Skip to content
My WebMD Sign In, Sign Up

Cancer Health Center

Font Size

Overcoming Cancer-Related Fatigue

By
WebMD Feature
Reviewed by Laura J. Martin, MD

When you have cancer, you're tired. Fatigue may be a symptom of the cancer or a side effect of treatment, such as chemotherapy or radiation. The stress of living with cancer can also leave you exhausted. "Fortunately, there's a lot that cancer patients can do to overcome fatigue," says Carmelita P. Escalante, MD, professor of internal medicine at the University of Texas MD Anderson Cancer Center.

The first step is taking fatigue seriously. Coping with fatigue can improve your quality of life and help you recover from cancer treatment faster. Plus, fatigue can be a symptom of other illnesses, including diabetes, thyroid problems, heart disease, and rheumatoid arthritis. So talk to your doctor so she can evaluate your fatigue.

Recommended Related to Cancer

Leukemia, Hairy Cell

Important It is possible that the main title of the report Leukemia, Hairy Cell is not the name you expected. Please check the synonyms listing to find the alternate name(s) and disorder subdivision(s) covered by this report.

Read the Leukemia, Hairy Cell article > >

Give Sleep a Chance

Pain, stress, and side effects of cancer treatments can make it hard to get a restful sleep. A sleepless night can leave you tired all day. Good sleep habits can help you fall asleep and stay asleep more easily.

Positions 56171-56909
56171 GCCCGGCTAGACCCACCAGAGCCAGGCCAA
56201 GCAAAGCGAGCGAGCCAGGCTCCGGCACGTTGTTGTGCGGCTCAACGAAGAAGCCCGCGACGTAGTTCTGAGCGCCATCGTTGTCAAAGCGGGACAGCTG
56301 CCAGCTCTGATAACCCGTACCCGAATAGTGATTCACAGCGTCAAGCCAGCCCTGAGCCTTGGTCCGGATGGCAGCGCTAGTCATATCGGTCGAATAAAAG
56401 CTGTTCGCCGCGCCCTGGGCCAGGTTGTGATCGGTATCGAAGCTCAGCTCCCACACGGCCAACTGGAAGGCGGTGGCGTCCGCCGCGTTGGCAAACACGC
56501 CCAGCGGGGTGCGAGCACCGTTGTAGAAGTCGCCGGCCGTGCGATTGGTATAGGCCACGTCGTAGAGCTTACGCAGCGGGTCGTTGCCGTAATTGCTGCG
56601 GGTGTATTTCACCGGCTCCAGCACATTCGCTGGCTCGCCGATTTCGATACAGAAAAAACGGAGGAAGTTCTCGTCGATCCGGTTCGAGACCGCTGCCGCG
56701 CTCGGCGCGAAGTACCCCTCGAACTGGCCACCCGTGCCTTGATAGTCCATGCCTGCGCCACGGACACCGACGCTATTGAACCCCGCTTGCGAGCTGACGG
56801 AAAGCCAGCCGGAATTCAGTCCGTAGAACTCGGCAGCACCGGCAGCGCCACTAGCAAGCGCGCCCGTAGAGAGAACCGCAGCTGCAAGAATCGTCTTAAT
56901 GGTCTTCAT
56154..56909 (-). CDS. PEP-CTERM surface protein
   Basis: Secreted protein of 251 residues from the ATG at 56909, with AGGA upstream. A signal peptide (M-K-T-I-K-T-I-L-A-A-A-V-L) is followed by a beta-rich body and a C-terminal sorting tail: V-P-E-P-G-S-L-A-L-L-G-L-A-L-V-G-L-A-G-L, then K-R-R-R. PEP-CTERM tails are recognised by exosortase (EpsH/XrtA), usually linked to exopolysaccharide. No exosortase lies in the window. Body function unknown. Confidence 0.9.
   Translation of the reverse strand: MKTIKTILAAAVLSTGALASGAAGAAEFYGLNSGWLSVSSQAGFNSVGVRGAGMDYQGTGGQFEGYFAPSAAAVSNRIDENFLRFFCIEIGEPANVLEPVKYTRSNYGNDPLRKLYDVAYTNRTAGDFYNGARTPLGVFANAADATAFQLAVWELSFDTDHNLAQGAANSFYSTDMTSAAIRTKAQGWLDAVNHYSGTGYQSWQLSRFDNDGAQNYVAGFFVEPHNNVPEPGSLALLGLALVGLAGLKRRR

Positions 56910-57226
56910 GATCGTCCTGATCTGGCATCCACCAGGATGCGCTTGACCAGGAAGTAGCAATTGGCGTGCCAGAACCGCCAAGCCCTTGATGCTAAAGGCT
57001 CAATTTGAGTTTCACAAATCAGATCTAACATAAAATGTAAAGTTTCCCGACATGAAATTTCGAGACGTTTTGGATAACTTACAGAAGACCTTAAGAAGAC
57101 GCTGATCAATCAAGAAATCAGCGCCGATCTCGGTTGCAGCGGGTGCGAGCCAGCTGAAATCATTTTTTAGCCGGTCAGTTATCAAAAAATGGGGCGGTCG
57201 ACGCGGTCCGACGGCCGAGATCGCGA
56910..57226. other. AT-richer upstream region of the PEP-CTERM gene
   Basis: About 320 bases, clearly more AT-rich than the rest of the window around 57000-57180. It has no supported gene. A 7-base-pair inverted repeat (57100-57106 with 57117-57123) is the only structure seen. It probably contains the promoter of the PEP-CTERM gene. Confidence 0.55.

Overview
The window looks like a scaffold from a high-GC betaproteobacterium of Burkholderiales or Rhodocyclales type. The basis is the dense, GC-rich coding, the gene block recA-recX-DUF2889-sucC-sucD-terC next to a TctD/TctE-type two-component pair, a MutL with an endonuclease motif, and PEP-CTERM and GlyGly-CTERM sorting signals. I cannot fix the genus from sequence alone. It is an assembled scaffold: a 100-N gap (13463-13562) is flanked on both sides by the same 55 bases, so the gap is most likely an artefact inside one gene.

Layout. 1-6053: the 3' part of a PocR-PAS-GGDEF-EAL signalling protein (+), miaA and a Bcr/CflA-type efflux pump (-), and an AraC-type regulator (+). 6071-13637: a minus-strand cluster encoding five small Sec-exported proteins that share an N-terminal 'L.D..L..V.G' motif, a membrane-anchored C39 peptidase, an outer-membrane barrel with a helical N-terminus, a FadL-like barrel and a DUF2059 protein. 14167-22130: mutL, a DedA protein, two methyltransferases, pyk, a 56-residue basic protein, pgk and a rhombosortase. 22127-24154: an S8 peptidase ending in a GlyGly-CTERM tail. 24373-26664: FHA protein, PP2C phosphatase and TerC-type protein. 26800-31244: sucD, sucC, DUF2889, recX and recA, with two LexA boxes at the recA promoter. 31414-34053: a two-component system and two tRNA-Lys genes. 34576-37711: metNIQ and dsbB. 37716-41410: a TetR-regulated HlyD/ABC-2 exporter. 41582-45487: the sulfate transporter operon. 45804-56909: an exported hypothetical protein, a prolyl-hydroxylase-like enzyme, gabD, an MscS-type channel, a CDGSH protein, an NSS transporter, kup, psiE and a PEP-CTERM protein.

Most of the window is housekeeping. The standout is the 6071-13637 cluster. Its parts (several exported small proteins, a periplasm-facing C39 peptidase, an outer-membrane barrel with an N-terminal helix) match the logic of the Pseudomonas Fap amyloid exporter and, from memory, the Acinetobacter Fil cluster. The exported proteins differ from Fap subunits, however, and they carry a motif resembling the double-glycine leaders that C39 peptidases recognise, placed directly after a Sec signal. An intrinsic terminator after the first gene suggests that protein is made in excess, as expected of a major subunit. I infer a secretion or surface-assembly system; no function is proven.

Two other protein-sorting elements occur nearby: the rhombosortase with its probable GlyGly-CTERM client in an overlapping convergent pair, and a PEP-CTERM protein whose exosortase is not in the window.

• Go to bed at about the same time every night.
  • Avoid stimulating activities (like watching TV or doing work) right before bed.
  • Avoid alcohol and caffeine in the evenings.
  • Get out of bed if you can't sleep after 15 or 20 minutes. That way you won't associate the bed with sleeplessness. Do something relaxing, such as listening to calming music or reading. When you feel tired, go back to bed again.

Get Moving

It may sound counterintuitive, but physical activity is one of the most effective ways to fight fatigue, says Escalante. "Just walking for 20 minutes a day can help you feel better and more energetic." If walking is difficult for you, try using a stationary bike or sign up for a water aerobics class. Before you start any physical activity program, talk to your doctor to make sure you don't have any health restrictions.

Fill Up on High-Energy Foods

Your appetite probably isn't what it was before you had cancer. Even when you don't feel like eating, you still need to get all the nutrients your body requires. If you fall short on nutrition, you'll be more fatigued. As a compromise between nutrition and your appetite, eat small meals frequently during the day. Choose nutritious foods like nuts, eggs, beans, lentils, fruits, and vegetables. Also, make it a goal to eat at least two servings of fish a week -- evidence shows omega-3 fats may ease fatigue by reducing inflammation.

Practice Energy Conservation

Energy levels typically rise and fall throughout the day. "To chart your individual ups and downs, keep a diary for a week. Note when you feel energetic and when you feel tired," says Escalante. "Then organize your day to do your more demanding tasks when you have the most energy." To avoid overloading yourself on any one day, keep a calendar and spread out your activities evenly through the week. You can also ask family and friends for help.

Today on WebMD

Building a Support System
Blog
cancer fighting foods
SLIDESHOW
 
precancerous lesions slideshow
SLIDESHOW
quit smoking tips
SLIDESHOW
 
Jennifer Goodman Linn self-portrait
Blog
what is your cancer risk
HEALTH CHECK
 
colorectal cancer treatment advances
Video
breast cancer overview slideshow
SLIDESHOW
 
prostate cancer overview
SLIDESHOW
lung cancer overview slideshow
SLIDESHOW
 
ovarian cancer overview slideshow
SLIDESHOW
Actor Michael Douglas
Article